In the world of reality TV judges, nasty is king.
Strange then that George Calombaris has made his name as probably the nicest judge you'd find on TV.
The Australian chef and restaurateur can often be seen calming a frazzled contestant or offering sage advice on the hit cooking competition series, MasterChef Australia.
Together with fellow chef Gary Mehigan and food critic Matt Preston, the trio has been helping Aussie home cooks fulfil their culinary dreams since the first episode aired in 2009.
Calombaris was in town last week to promote the latest season of MasterChef Australia, which airs on weekdays at 7pm and 11pm on Lifetime (StarHub Ch 514).
The 36-year-old chef of Greek heritage shared with M the highlights of hosting MasterChef Australia and finding time to run his seven restaurants.
MasterChef Australia is in its sixth season.
Are you getting tired of it?
No. I'm never tired of talking about something I love.
I'm talking about food, and food is what I know - it's everything that I know and it's what I've committed and devoted my life to.
Is it tiring? Is it hard? Yes, but good things in life don't happen by waiting around and not working hard for them.
How do you find time to film and run your restaurants?
Well, by working many hours a day. When we're filming, I finish at 4 or 5pm, then I race down to the restaurants and spend a couple of hours there.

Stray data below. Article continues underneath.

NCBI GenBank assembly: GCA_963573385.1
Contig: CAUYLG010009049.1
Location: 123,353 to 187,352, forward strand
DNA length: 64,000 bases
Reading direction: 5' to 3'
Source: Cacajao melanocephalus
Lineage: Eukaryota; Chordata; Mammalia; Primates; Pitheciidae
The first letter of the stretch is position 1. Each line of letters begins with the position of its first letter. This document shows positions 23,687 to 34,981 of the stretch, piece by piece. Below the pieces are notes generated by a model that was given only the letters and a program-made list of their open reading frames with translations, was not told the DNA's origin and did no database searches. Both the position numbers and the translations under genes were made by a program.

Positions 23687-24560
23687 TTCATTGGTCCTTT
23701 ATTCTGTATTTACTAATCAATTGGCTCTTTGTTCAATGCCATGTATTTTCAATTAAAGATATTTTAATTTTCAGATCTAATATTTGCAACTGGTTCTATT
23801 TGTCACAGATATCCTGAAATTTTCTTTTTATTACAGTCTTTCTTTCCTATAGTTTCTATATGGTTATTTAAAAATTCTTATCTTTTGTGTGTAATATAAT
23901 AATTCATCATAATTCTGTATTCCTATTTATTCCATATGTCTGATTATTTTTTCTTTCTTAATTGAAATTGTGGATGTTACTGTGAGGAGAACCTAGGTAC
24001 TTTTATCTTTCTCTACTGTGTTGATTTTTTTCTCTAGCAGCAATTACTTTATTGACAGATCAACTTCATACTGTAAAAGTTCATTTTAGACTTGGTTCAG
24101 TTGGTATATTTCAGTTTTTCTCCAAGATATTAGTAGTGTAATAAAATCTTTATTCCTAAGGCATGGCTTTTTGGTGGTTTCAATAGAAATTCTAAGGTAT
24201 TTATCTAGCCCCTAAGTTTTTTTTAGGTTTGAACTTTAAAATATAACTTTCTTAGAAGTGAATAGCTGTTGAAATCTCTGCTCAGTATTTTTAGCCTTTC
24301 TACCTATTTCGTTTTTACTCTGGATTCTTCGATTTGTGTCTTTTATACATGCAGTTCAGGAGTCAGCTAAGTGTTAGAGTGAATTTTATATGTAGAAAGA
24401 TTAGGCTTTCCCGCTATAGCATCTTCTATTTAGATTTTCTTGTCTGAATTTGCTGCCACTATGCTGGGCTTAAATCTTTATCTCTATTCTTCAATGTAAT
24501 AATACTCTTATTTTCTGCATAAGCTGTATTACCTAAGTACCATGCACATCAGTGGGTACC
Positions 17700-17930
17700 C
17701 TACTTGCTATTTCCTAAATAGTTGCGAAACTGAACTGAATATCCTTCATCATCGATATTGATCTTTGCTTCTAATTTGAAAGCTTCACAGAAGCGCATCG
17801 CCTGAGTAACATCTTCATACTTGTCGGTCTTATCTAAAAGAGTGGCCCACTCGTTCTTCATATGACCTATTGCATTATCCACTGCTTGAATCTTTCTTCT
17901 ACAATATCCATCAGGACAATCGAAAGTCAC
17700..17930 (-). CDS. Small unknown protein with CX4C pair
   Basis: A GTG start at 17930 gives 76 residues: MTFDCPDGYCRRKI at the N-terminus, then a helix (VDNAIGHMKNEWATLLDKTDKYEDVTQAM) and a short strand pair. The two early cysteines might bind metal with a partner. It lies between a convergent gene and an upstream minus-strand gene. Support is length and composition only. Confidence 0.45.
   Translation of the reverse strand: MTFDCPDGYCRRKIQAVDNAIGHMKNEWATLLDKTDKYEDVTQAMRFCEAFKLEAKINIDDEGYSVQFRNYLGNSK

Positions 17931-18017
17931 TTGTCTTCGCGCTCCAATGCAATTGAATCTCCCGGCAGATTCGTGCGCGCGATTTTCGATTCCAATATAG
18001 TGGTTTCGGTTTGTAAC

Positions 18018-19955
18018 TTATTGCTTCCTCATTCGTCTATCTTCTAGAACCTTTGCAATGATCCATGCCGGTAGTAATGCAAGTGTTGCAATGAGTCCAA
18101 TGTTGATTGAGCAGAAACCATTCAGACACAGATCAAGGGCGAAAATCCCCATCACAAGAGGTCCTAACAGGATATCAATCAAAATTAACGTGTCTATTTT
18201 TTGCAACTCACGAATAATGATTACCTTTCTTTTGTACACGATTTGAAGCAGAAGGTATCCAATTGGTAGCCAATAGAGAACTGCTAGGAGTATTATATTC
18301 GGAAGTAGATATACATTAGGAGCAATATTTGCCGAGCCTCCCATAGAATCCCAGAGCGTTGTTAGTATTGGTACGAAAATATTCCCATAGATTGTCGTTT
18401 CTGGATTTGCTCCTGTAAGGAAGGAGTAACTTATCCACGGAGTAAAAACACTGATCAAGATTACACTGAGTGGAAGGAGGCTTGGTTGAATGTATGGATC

I'm in the restaurant as much as possible. You won't find me peeling or chopping the carrots, but I'm there when I'm needed most.
How has the show affected Aussie home cooks?
What the show has done for the Australian audience is incredible. Young kids are now interested in cooking and think that it is cool.
What it's done for amateur cooks is raise the bar, and their understanding of how hard it is to cook something really well.
It's also affected other industries. I remember making creme brulee in Season 1 and the next day, the blow torch was sold out in all hardware stores. How cool is that?
What are the high and low points of hosting the show?
The high points are seeing the contestants progress and achieving their dreams.
Low points are having to send them home. I wish they could stay for the entire duration, but that's not the point of the competition.
The worst moment would have to be when one of the contestants cooked roadkill. He collects roadkill and cooks it! It's absolutely disgusting.
This article was first published on November 5, 2014.
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